Vietnam’s power development plan to drive LNG growth
The draft power development plan (PDP) VIII estimates about US$128.3 billion will be needed over the next decade, in order to achieve the natural gas and renewables targets.
The main drive behind stronger gasification in Vietnam will come from the State, as Vietnam’s latest state PDP VIII (2021-2030), published in February 2021, sets higher targets for gas and other renewables in the domestic energy mix for the decade ahead, according to Fitch Solutions.
Under the plan, the Vietnamese Government affirms its nascent support for the clean energy transition and outlines the ambition to increase the share of cleaner-burning gas in the national power generation capacity composition to 21% by 2030 from about 10% in 2020.
|The outlook for Vietnam's LNG sector remains promising. Source: PVN|
In order to achieve these targets, Vietnam is aiming to reduce contributions from domestically produced coal and hydropower, which despite the lower cost and stable supply, contribute to air pollution and cause environmental damages.
Given the circumstance, Fitch Solutions expects a promising outlook for Vietnam’s emerging LNG sector. “It is one of several new LNG markets in Asia that are forecast to begin first imports in the coming decade,” noted the agency, adding the country looks towards the fuel to replace declining domestic production and replace polluting, environmentally harming fuels in the energy mix.
Having been historically self-sufficient in natural gas, Vietnam’s need for LNG imports is large and growing, and stems from fast-declining output across mature offshore fields, a slowdown in exploration, and the lack of access to any cross-border pipelines. A number of large-scale developments on the horizon, including Ca Voi Xanh (Blue Whale) and Block B-O, could add significant volumes of new output and in turn, reduce the future need for imports if successfully developed.
“The prospect for LNG imports into Vietnam over a 10-year horizon is strong,” stated Fitch Solution, as LNG imports are forecast to see exponential growth from less than 1bcm to over 4bcm over the next decade, next to a more than doubling of domestic gas demand and growing utilization across power generation and industries.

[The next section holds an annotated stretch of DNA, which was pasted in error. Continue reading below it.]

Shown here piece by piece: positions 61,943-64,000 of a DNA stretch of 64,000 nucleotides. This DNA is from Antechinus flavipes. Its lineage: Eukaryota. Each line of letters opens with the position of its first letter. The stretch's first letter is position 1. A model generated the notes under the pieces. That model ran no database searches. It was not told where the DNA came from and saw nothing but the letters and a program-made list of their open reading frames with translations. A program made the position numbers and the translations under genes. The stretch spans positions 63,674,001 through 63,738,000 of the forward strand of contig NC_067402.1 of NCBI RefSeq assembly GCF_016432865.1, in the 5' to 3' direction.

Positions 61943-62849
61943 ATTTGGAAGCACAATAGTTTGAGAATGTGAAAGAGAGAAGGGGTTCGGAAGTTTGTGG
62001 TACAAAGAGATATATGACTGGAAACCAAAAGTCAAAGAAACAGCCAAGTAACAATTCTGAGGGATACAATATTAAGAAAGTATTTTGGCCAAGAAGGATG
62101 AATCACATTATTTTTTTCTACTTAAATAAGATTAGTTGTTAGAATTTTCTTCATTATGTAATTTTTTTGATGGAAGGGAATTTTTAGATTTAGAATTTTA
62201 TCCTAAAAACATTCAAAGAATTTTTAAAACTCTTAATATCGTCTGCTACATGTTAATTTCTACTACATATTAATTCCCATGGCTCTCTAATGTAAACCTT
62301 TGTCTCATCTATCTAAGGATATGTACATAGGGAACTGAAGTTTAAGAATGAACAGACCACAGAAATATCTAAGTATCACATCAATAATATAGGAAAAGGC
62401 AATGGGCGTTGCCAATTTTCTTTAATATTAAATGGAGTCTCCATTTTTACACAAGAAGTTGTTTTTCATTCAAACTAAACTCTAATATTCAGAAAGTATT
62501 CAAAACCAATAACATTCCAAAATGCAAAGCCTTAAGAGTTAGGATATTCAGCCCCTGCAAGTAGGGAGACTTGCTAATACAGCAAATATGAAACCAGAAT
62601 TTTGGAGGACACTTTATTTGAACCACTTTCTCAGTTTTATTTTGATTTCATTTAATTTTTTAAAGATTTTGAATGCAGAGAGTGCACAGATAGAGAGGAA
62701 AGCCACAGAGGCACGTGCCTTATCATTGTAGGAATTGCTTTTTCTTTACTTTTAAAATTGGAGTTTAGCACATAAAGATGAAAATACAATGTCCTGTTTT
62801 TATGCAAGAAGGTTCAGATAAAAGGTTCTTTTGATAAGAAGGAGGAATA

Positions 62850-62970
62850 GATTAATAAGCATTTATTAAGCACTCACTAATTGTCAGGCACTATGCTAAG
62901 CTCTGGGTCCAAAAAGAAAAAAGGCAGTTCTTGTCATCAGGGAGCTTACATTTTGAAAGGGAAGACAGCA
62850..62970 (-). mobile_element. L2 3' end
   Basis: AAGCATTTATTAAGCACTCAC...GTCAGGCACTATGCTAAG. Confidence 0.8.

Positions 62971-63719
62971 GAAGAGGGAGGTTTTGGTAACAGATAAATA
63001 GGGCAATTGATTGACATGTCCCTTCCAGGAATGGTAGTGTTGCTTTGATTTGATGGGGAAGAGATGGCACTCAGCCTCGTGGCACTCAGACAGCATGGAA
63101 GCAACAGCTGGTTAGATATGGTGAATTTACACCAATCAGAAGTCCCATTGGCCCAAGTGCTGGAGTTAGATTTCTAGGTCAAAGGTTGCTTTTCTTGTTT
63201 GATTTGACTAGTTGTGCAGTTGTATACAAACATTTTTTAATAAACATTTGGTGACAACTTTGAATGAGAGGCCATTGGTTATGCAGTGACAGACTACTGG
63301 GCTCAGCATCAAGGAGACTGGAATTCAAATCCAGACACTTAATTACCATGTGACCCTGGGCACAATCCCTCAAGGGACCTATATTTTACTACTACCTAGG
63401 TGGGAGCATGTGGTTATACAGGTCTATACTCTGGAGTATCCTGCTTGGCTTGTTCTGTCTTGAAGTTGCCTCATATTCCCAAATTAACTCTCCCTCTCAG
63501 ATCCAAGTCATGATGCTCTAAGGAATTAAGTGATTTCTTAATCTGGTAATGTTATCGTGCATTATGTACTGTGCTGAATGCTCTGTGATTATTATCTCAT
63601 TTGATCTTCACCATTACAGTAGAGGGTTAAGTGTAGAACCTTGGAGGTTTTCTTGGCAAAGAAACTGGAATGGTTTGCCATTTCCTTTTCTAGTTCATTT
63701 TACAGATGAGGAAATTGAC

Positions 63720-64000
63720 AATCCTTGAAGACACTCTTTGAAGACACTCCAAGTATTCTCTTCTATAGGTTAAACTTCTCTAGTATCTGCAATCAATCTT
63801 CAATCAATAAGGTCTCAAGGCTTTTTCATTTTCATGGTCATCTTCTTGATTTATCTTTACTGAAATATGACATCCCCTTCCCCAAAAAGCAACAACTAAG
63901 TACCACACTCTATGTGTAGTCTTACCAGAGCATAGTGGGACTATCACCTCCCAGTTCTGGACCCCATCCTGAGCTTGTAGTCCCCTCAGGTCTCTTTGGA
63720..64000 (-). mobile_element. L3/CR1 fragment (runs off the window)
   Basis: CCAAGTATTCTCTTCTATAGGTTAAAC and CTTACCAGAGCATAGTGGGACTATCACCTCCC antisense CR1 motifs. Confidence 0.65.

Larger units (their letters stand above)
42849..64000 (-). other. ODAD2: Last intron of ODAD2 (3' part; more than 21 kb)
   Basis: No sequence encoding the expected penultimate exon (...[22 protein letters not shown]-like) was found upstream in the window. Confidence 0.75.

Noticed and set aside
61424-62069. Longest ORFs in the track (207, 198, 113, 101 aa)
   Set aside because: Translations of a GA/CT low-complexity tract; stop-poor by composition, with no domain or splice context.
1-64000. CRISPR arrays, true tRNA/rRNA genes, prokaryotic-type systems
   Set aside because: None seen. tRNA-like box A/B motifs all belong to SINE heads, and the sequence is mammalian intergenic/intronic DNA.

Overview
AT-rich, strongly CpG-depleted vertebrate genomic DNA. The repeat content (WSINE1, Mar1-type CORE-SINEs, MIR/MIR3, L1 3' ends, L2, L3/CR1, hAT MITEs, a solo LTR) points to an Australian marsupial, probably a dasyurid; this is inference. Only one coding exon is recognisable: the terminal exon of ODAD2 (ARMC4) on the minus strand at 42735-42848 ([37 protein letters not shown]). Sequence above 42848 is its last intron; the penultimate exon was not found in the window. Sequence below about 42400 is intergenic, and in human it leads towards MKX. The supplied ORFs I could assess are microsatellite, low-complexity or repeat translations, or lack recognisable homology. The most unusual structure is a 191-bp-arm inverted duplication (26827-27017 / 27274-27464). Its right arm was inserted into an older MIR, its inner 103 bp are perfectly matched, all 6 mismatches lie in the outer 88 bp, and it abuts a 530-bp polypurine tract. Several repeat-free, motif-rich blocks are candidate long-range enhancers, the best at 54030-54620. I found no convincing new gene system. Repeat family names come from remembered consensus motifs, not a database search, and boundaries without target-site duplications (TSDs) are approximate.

Strong foreign interests in Vietnam’s LNG sector
According to Fitch Solutions, the rise of new LNG markets such as Vietnam is bullish news for global suppliers, such as the US, Qatar, Australia, and Russia all large exporters which are aiming to expand their respective LNG exports in the coming decade.
In spite of LNG’s growing popularity across global markets, these suppliers remain in need of new LNG sales outlets. Growing concern for long-term demand builds as traditional LNG import powerhouses such as Japan commit to a carbon-free future, and in the process, seek to curb the dependence on LNG. Japan, accounting for almost 30 of global LNG imports, could see total annual LNG imports decline by as much as a third according to industry estimates should current national decarbonization targets, and planned increases in renewables, hydrogen generation targets are achieved in full.
Thus, the emergence of new demand centers like Vietnam (along with few others in Southeast Asia, Africa, and Latin America) is crucial both in terms of maintaining the demand balance in the market, and also ensuring contracting opportunities for global liquefaction project developers, stated Fitch Solutions.
Fitch Solutions expects the level of interest in Vietnam’s LNG sector from foreign parties remains strong. PDP VIII estimates about US$128.3 billion will be needed over the next decade, in order to achieve the natural gas and renewables targets.
The plan estimates 74% or about $96 billion would be needed to go towards the development of power sources such as LNG, solar, and wind to make the targets feasible. About $56 billion worth of LNG-related investments, or 23 different LNG-to-power projects, have been proposed and announced in Vietnam.
The bulk of the current pipeline is backed up by financial, developmental commitments from US-based companies, although only a handful has secured formal approval and even fewer have signed power purchase agreements (PPA) with state-owned Electricity of Vietnam (EVN), the sole permitted buyer of electricity in Vietnam.
Continuing to attract more up-front investments and strategic investors will be crucial in order for Vietnam’s LNG sector to live up to its full potential, stated Fitch Solutions.
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